Last updated on
Did something happen to your garbage disposal and it needs fixing? Here’s how to take a garbage disposal apart to try and fix it. Read on!
Garbage disposals are a home appliance that we use daily without any thought. That is, until something goes wrong with them. Whether you’re aiming to fix a clogged garbage disposal or ready to install an upgrade, removing your garbage disposal is an easy task that you can likely accomplish without the help of a professional. This article aims to show you the fastest, safest way to remove your garbage disposal.
When to Take Apart Your Garbage Disposal
Stop! Before you take apart your garbage disposal, there are a couple of things you can try first, especially if you’re just trying to fix a common garbage disposal problem.
- Try the reset button. This is usually a red button located on the bottom or the lower backside of the unit.
- Check your electricity. If your disposal isn’t working at all, you may have tripped a circuit. Check your breaker box to make sure electricity is being supplied to the unit.
- If the garbage disposal’s blades are jammed, you can try turning the blades manually by using an alan wrench on the bottom of the unit.
- For larger items stuck inside your garbage disposal, cut the power to the unit (a critical step), and use tongs to reach down and pick up the item.
- For standing water in your sink and garbage disposal, a plunger can sometimes clear a clog and get things moving again.
Tools Needed to Take Apart a Garbage Disposal
- Adjustable wrench
- Pipe Wrench or tongue-in-groove pliers
- Rags or drop cloth
- Safety glasses
If your garbage disposal is hardwired, you will also require:
- Voltage tester
- Wire cutters
How to Disassemble a Garbage Disposal: Step by Step Guide
Step 1: Disconnect the Garbage Disposal
Cutting the power to your garbage disposal starts at your home’s breaker box. Most modern boxes are labeled with what part of the home they control, but if you’re unsure, then you may have to use some trial and error here to see which switch successfully turns off power to the garbage disposal and possible part of your kitchen.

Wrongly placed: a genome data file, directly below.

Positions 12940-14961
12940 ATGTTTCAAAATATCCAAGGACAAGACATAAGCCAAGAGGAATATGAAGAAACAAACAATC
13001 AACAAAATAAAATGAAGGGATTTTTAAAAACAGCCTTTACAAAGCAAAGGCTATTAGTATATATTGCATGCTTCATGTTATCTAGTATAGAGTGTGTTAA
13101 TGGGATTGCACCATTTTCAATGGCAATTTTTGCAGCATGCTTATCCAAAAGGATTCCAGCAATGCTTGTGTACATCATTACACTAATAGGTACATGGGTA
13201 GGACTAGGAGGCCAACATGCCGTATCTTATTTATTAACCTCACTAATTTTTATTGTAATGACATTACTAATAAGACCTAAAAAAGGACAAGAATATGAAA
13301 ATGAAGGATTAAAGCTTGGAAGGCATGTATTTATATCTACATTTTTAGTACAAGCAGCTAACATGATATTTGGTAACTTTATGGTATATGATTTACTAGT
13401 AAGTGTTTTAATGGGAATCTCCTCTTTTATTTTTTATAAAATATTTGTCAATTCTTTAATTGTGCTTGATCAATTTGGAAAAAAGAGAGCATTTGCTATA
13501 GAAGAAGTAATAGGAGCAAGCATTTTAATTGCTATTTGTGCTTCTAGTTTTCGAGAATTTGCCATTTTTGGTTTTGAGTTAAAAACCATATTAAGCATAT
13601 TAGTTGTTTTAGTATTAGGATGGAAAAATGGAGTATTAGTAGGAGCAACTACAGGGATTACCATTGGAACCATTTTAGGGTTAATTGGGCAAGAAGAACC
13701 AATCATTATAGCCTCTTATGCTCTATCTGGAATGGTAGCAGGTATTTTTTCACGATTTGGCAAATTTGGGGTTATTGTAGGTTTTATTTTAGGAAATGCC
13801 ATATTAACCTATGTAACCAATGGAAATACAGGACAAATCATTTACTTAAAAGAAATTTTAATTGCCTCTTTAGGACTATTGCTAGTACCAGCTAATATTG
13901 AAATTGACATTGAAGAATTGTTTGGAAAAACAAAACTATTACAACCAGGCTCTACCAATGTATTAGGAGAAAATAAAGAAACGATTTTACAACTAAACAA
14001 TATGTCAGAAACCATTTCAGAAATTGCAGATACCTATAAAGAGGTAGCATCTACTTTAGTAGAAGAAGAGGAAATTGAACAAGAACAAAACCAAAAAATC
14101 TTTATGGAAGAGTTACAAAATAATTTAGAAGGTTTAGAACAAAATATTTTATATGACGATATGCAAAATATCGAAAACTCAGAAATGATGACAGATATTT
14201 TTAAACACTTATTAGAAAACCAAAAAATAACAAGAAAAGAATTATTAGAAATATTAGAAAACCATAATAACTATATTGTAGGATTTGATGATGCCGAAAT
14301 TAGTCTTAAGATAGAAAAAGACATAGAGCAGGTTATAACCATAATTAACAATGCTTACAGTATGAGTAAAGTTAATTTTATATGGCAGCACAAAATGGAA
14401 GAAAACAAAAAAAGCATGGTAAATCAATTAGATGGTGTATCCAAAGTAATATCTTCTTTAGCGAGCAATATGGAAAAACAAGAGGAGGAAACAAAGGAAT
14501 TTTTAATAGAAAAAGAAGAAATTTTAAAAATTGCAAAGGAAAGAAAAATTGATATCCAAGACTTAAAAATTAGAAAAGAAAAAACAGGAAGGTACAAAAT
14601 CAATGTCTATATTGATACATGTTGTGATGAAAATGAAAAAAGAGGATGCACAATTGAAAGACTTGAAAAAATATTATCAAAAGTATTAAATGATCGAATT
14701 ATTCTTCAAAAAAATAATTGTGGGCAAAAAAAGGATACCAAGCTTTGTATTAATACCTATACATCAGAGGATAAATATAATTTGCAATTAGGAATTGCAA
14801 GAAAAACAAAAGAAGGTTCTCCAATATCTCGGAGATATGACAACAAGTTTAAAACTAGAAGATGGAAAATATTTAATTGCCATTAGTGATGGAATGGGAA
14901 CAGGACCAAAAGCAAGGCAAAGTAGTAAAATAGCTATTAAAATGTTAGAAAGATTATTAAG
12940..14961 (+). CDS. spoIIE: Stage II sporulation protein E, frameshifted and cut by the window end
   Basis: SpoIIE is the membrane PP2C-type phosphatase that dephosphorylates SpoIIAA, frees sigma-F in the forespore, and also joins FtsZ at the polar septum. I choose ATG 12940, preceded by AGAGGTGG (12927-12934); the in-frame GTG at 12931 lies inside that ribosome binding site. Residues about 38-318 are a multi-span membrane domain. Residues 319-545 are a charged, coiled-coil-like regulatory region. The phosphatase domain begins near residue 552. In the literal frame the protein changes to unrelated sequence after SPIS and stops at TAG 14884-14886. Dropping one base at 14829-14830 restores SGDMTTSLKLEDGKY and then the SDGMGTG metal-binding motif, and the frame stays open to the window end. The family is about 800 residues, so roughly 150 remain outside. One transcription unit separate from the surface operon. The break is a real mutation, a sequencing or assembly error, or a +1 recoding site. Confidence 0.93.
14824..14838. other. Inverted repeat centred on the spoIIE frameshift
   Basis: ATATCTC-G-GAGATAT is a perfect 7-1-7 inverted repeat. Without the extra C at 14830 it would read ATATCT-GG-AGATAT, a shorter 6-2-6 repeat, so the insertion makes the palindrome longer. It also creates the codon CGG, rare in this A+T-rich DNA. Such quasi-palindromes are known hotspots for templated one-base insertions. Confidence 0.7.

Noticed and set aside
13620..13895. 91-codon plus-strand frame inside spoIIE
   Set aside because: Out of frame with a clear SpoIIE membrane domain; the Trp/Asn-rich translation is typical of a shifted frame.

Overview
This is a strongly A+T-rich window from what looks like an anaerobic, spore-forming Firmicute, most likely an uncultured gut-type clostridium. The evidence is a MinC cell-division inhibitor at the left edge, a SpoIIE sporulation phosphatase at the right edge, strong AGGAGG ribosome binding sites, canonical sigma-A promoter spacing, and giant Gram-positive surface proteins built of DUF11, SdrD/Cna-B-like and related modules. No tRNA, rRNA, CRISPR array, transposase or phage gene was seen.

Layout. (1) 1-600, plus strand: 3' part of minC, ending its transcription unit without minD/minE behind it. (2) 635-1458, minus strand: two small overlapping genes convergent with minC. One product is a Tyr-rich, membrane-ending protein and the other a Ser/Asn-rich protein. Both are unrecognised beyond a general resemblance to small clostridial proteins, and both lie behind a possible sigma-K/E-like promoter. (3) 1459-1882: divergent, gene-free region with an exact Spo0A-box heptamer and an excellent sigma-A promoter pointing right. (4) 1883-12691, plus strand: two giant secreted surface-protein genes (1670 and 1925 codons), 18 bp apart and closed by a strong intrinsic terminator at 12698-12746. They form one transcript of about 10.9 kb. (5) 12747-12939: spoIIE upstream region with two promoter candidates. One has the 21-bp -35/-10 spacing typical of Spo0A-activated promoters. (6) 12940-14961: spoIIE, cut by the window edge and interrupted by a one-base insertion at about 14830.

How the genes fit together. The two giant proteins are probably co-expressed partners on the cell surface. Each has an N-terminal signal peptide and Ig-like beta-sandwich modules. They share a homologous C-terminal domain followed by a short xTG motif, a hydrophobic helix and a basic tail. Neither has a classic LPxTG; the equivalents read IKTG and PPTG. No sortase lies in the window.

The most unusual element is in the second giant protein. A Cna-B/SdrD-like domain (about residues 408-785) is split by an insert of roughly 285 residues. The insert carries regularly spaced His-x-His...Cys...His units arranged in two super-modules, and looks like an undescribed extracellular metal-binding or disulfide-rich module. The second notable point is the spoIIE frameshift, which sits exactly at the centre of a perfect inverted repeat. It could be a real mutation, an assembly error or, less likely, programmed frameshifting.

The next step is to unplug the garbage disposal at the unit near the unit. Typically, the garbage disposal is plugged into a standard outlet under the sink. If your particular model is hardwired, you will need to remove the metal panel at the bottom of the unit. Use a voltage tester to make sure there isn’t any electricity running to the product, and then you can use wire cutters to severe the lines.
Step 2: Prepare the Area
Clearing the area below a garbage disposal is often a step that gets skipped. I can tell you right now that you will save yourself a bunch of cleanup and hassle if you take a few moments to clear out the cabinet that houses your garbage disposal, and lay down some old rags or drop cloths. Additionally, you may need a bucket or large bowl to catch water that comes down when you remove the appliance.
I prefer to put a box under the garbage disposal at this point as well. These units aren’t extraordinarily heavy, but having something there to support the weight of unit will make it easier to handle as you unscrew it. A simple cardboard box works just fine.
Step 3: Disconnect the Dishwasher
Not all garbage disposals are connected to a dishwasher, but if yours is, now is the time to disconnect it.
Start by turning off the water to the location. The water valve should be close to the garbage disposal under the sink and can be turned off by turning clockwise. Double-check to make sure it is off by checking your sink’s tap.
Next, you will disconnect the hose that attaches the dishwasher to the garbage disposal. The drain is usually held in place by a clamp that can be removed with a screwdriver. This tube may have water in it, so have your bucket ready when you detach it.
Step 4: Remove the Fittings on the P-trap and the pipe attached to the garbage disposal
The p-trap is the piece of pipe that is u-shaped and connects the water supply to the wall. On sinks without a garbage disposal, this is usually where you will find the earring or ring you dropped down the sink. You will need an adjustable wrench or pipe wrench to do this. Disconnect this pipe first and let the water drain into your bucket. Then disconnect any other water connections that are directly linked to your garbage disposal.
Step 5: Remove the Garbage Disposal
This is actually the easy part! Some garbage disposals are kept in place with a snap ring that won’t require any tools to be removed. Others are mounted with a few standard screws. This is where that cardboard box will come in handy so that you’re not dealing with the weight of the unit with one hand while working with the other hand to loosen it.
You have now “freed” your garbage disposal. After removing the mounting hardware and cleaning off any existing plumbing, you will be ready to reinstall or install a new model.
For particular troubleshooting for your particular model, we recommend first consulting your user manual. Oftentimes, customer service can walk you through the process.
What Not to Put in the Garbage Disposal
To keep your garbage disposal running smoothly, there are some items that you should avoid putting in them. Following these rules is especially crucial if your home has a septic system and disposal.
Items to avoid include:
- Grease, oil, or fat
- Produce stickers or other non-food items
- Coffee grounds
- Nuts or fruit pits
Garbage disposals are a home chef’s best friend when they are working the right way. If it’s time for an upgrade (or you just want to get to the bottom of an annoying issue), you can easily remove the unit yourself with a few tools and a little bit of time. It might even come so naturally that you’ll begin to wonder what other home plumbing projects you can tackle!